Apple on Wednesday announced a wide array of new products, including new iPhone 6S smart phones, a Surface-like iPad Pro, and the first major revision to Apple TV in several years. While everything Apple announced was widely anticipated and the event held few surprises, it was still notable for the sheer volume of product announcements.
The most interesting, perhaps, is the iPhone 6S, which, as its name suggests, is an evolutionary update to last year’s iPhone 6 models. This year, iPhone 6S and the phablet-class iPhone 6S Plus carry forward with the same form factor as before, but Apple has added a new rose gold color option and bolstered the devices’s aluminum bodies and glass to be less bendy than before.
But iPhone 6S does have at least one major update, a new pressure-sensing glass screen that supports new types of gestures. Dubbed 3D touch, this system essentially provides right-click-like support to the iPhone and the underlying iOS system, letting users “peek” into content and then press even more to “pop” in further and get more information. 3D touch is the same technology Apple previously marketed as Force Touch in the new (to 2015) MacBook and Apple Watch.
The iPhone 6S also includes improved cameras, with the rear-mounted iSight camera jumping up to 12 megapixels (from 8) and adopting a Live Photos feature that looks surprisingly similar to the Living Images feature that’s been part of Microsoft’s Lumia Camera for the past few years.
The iPhone 6S will also benefit from Apple’s new iPhone Upgrade Program, which lets U.S. buyers pay for the devices on a monthly installment plan and then get a new iPhone each year. The iPhone 6S will be available for preorder on Saturday and will begin shipping two weeks later.
Apple’s long-rumored iPad Plus is exactly what it sounds like, a very large iPad—in this case with a 12.9-inch screen—that is optimized for use with an optional keyboard cover called Smart Keyboard and stylus called Apple Pen. Obviously inspired by Microsoft’s Surface, iPad Pro expands iPad into new productivity markets and makes it more acceptable for both businesses and schools.
Thanks to its large screen, the iPad Pro is also ideally suited for the multitasking features in iOS 9, including Slide Over and Split View, both of which are very reminiscent of the Snap feature that’s been included in Windows for years. On that note, Microsoft corporate vice president Kirk Koenigsbauer made an appearance on Apple’s stage to promote Office for iPad, which supports iOS 9’s multitasking capabilities and is being upgraded to support iPad Pro and its Apple Pencil.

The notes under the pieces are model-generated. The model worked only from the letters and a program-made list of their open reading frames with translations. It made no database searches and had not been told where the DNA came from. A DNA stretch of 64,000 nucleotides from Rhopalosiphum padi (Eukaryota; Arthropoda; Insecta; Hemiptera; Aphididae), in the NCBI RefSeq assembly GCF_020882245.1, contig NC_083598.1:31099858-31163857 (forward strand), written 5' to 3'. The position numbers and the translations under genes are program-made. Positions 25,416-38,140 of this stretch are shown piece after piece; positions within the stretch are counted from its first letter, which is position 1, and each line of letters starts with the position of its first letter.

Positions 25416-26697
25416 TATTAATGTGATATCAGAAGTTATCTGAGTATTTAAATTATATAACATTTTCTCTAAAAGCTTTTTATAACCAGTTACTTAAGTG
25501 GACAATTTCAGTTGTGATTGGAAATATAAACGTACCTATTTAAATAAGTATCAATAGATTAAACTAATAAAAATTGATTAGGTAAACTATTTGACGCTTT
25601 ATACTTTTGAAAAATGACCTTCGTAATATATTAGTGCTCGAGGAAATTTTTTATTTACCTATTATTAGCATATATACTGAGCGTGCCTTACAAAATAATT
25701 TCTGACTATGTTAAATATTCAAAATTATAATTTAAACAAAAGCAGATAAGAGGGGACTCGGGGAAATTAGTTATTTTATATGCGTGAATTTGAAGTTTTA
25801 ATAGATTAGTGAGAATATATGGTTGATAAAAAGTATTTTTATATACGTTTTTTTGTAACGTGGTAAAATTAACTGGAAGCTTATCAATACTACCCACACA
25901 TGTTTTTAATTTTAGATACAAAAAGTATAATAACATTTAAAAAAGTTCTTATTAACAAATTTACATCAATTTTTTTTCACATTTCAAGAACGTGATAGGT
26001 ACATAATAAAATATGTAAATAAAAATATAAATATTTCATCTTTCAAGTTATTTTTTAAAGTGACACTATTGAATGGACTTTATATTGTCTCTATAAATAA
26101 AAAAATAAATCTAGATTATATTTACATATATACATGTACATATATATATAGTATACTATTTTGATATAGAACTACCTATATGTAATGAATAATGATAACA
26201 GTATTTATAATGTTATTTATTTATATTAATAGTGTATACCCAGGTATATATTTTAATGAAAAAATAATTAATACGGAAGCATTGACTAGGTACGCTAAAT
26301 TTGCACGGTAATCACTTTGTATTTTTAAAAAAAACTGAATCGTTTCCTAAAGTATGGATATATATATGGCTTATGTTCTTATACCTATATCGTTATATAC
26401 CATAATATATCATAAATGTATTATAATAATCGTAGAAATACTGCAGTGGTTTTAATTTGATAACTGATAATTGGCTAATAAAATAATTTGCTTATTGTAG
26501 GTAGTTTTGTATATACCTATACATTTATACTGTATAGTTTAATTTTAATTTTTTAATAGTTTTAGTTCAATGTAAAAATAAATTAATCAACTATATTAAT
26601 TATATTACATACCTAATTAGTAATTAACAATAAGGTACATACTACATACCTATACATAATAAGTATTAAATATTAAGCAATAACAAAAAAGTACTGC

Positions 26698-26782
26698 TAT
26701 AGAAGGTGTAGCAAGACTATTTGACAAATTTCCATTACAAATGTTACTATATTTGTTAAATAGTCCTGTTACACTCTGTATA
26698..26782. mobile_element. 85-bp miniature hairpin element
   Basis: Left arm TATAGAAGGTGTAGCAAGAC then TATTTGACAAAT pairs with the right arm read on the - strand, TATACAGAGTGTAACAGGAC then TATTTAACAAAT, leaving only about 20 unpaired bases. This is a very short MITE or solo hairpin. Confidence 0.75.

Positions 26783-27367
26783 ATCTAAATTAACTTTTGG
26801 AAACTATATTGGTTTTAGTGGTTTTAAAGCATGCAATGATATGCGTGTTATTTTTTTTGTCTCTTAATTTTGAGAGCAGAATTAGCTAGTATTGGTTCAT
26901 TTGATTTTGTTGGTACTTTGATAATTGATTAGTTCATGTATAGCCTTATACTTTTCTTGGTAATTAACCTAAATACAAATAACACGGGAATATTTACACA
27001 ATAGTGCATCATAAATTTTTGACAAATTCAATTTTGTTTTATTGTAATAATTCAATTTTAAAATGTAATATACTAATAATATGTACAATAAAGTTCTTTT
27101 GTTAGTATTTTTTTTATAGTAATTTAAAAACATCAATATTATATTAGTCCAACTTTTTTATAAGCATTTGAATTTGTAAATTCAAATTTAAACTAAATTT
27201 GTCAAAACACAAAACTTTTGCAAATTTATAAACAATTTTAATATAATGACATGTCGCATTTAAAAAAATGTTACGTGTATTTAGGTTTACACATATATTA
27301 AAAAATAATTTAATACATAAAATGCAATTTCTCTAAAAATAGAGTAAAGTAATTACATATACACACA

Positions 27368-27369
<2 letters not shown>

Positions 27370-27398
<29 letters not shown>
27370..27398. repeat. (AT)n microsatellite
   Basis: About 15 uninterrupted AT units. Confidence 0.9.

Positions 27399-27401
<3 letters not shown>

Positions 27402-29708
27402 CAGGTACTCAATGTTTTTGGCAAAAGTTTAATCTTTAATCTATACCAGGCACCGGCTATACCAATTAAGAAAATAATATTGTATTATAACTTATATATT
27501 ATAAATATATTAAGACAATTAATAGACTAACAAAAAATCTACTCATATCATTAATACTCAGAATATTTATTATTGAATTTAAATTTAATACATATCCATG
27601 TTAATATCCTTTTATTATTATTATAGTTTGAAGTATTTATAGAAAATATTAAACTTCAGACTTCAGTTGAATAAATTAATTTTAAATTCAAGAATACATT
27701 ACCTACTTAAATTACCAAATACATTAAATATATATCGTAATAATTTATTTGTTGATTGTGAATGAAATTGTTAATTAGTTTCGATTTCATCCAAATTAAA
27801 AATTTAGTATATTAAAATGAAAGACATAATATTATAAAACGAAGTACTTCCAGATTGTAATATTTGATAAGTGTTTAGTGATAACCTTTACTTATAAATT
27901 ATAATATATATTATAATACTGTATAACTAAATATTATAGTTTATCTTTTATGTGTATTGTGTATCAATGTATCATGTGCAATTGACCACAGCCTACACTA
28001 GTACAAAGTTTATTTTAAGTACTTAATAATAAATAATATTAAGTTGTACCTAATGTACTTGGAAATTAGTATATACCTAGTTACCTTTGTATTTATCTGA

Pricing is steep: A bare iPad Pro will run $799 to $1079, depending on model, while the Smart Keyboard will cost $169 and Apple Pen adds another $99. The devices ship in November, Apple says.
Apple also announced its first major Apple TV in years and is, as expected, opening up the device to third party app developers for the first time. The device features a new remote control with Siri voice control and a glass touch surface, and will ship in October for $149 or $199, depending on version. Apple is widely expected to launch an Apple TV-compatible video subscription service sometime in 2016 as well.
The consumer electronics giant also unveiled new Apple Watch cases, including a new rose gold color, and bands, and said that watchOS 2, which will let the device run its own apps directly, will ship next week. Apple didn’t provide any Apple Watch sales figures, suggesting that rumors about its slow start are likely correct. That said, the wearable market is still relatively small right now, and it’s likely that Apple is already a major player, and well-poised for the future should things improve.
Finally, Apple also announced that iOS 9, the latest version of its mobile OS for iPhone, iPad, and iPod touch, will ship next week, on September 16. Available as a free upgrade, iOS 9 will add new multitasking features, an improved and proactive new version of Siri, and new and improved apps like Maps, Notes, and News. The firm also lowered pricing on iCloud cloud storage, better matching the competition.